St Bridget, St Bride's Major
St Bridget, St Bride's Major
St Bridget's is a 12th century Norman church, with a 16th century preaching cross, a 13th century grave slab of a knight, a 16th century memorial to the Butler family, and a late 17th century Wyndham memorial.
History
The first record of a church here dates to 1141, when Maurice de Londonia gave 'the church of St Bridget' to St Peter's church in Gloucester (later to become Gloucester cathedral). We can assume, then, that the church was already in existence, probable for some time before the grant.

The location chosen by the builders of St Bridget's is interesting; it stands on a small hill near the ancient Soldiers Way, used by the Romans and then by the Norman invaders as a link to nearby Ogmore Castle.

One of the historic highlights of St Bridget's is an incised grave slab to Sir John le Botiler of Dunraven, who died in 1285. The slab was originally set atop the stone coffin you can see by the south wall of the sanctuary. Botiler's feet rest on a wyvern, and he bears typical late 13th century armour. Look for the two cups on his helmet, representing the Norman origins of his name, 'cup-bearer', or 'butler'.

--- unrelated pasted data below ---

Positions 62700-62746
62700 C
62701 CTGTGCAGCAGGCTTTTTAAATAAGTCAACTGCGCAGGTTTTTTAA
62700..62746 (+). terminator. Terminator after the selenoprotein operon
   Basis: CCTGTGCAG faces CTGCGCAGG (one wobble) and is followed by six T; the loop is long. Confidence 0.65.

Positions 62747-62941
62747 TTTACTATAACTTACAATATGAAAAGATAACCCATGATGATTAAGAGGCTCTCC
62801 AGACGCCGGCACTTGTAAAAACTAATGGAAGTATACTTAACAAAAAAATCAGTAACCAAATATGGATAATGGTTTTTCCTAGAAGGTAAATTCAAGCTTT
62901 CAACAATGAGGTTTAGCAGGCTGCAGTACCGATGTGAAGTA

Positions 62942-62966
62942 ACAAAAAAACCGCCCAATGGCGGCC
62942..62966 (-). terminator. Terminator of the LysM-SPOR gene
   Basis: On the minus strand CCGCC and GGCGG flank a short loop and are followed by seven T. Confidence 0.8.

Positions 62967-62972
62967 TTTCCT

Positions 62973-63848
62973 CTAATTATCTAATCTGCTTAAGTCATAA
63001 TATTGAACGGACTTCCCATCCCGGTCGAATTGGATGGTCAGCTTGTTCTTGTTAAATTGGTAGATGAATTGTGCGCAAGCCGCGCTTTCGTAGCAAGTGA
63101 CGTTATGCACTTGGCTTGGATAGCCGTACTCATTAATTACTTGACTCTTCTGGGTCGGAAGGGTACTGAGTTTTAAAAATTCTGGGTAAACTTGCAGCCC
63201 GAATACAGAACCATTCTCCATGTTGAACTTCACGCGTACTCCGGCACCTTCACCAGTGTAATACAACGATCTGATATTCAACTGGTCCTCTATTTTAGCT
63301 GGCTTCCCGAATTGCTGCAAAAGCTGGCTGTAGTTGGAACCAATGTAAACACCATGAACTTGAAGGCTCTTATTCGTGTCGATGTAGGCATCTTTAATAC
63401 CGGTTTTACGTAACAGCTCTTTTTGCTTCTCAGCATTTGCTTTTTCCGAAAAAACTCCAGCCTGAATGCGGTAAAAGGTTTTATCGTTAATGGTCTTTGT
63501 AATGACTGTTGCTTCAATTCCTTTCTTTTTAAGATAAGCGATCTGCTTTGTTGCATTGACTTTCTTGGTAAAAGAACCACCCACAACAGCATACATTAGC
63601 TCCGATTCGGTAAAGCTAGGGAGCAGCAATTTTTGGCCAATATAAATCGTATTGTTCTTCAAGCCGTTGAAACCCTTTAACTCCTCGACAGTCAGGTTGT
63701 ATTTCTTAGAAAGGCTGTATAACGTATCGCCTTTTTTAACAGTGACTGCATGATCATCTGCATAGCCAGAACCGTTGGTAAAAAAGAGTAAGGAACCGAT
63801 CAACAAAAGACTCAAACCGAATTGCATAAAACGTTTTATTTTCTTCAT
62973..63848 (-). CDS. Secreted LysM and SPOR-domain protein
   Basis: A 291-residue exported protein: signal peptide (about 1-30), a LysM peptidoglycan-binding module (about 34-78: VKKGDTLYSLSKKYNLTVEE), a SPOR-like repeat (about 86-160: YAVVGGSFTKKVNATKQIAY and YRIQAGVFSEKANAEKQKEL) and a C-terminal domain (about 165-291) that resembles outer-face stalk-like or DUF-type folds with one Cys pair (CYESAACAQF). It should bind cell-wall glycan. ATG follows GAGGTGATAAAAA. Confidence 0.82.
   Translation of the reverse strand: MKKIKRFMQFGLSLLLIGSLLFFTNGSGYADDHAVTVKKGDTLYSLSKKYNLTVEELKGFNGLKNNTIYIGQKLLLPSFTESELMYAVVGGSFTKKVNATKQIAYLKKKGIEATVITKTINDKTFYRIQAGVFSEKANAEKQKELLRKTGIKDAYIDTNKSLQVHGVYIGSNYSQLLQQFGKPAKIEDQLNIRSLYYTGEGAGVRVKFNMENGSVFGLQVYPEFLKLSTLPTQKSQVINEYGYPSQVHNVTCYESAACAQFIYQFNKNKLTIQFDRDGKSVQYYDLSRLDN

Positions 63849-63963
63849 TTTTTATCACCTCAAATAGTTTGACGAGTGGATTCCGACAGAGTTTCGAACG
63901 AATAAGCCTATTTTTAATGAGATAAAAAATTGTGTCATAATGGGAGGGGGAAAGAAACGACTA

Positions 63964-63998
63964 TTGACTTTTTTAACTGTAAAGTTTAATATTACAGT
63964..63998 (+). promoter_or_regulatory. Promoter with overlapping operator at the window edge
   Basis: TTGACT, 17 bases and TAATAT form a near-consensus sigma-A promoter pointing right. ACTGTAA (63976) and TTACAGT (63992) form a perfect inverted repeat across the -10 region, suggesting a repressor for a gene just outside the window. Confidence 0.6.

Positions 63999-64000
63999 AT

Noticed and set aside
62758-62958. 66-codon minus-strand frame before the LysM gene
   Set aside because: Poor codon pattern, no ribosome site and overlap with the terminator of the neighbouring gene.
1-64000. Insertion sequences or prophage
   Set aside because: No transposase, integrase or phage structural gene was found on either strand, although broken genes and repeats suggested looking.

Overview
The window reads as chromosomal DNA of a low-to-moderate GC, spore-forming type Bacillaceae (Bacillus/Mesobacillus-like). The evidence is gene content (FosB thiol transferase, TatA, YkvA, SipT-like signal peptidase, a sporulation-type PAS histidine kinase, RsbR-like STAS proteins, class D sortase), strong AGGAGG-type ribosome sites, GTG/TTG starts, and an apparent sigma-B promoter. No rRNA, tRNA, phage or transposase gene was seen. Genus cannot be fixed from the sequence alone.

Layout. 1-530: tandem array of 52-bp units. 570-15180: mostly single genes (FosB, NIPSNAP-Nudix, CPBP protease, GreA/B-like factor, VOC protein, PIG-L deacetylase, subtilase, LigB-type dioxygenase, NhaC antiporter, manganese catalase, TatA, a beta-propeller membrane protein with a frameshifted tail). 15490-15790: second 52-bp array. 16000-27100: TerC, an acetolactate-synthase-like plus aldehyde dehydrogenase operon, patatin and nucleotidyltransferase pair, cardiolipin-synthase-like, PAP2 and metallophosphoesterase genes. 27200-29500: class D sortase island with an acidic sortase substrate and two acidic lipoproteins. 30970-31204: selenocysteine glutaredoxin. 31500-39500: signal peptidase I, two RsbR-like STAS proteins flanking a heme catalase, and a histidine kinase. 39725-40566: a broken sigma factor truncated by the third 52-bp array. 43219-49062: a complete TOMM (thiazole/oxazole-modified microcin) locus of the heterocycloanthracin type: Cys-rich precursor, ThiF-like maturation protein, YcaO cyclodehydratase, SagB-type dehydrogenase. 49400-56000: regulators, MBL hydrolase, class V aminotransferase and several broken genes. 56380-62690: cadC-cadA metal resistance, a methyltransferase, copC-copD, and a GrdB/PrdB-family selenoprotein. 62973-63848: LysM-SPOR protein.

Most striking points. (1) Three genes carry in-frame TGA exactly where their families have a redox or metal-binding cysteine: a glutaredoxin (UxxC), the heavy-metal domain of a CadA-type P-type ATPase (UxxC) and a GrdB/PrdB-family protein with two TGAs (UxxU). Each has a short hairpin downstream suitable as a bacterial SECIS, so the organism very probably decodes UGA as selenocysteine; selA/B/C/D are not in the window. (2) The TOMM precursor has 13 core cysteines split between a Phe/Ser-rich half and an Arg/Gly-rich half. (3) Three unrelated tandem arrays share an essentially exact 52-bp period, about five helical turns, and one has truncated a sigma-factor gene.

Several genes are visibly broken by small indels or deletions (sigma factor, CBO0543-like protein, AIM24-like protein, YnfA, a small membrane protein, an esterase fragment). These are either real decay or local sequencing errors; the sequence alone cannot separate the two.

There is another medieval slab in the sanctuary, probably meant to commemorate an unnamed priest.

Another historic monument is a 16th century memorial to John (d. 1540) and Jane Butler, with their children shown as 'weepers' on the tomb base. Near the Butler monument is a beautifully carved 17th century memorial to John Wyndham (d. 1697) and his wife Jane (d. 1698).

In the churchyard stands a 16th century preaching cross, atop a stepped plinth. The cross was damaged by Cromwell's soldiers, and the steps are worn from the combination of pilgrim's kneeling to pray, and by farm workers using the stone to sharpen their sickles.

There is a poignant tale attached to a grove of trees on the Bridgend road, as you enter St Brides Major. In 1815 the vicar of St Bridget's was the brother-in-law of Sir Thomas Picton. Picton stayed at the vicarage and took his last communion in St Bridget's church before leaving on military duty under the Duke of Wellington. He fought, and died, in the Battle of Waterloo, and the trees were planted as a memorial.

As of this writing St Bridget's church is normally open daylight hours, but do check with the church website before visiting.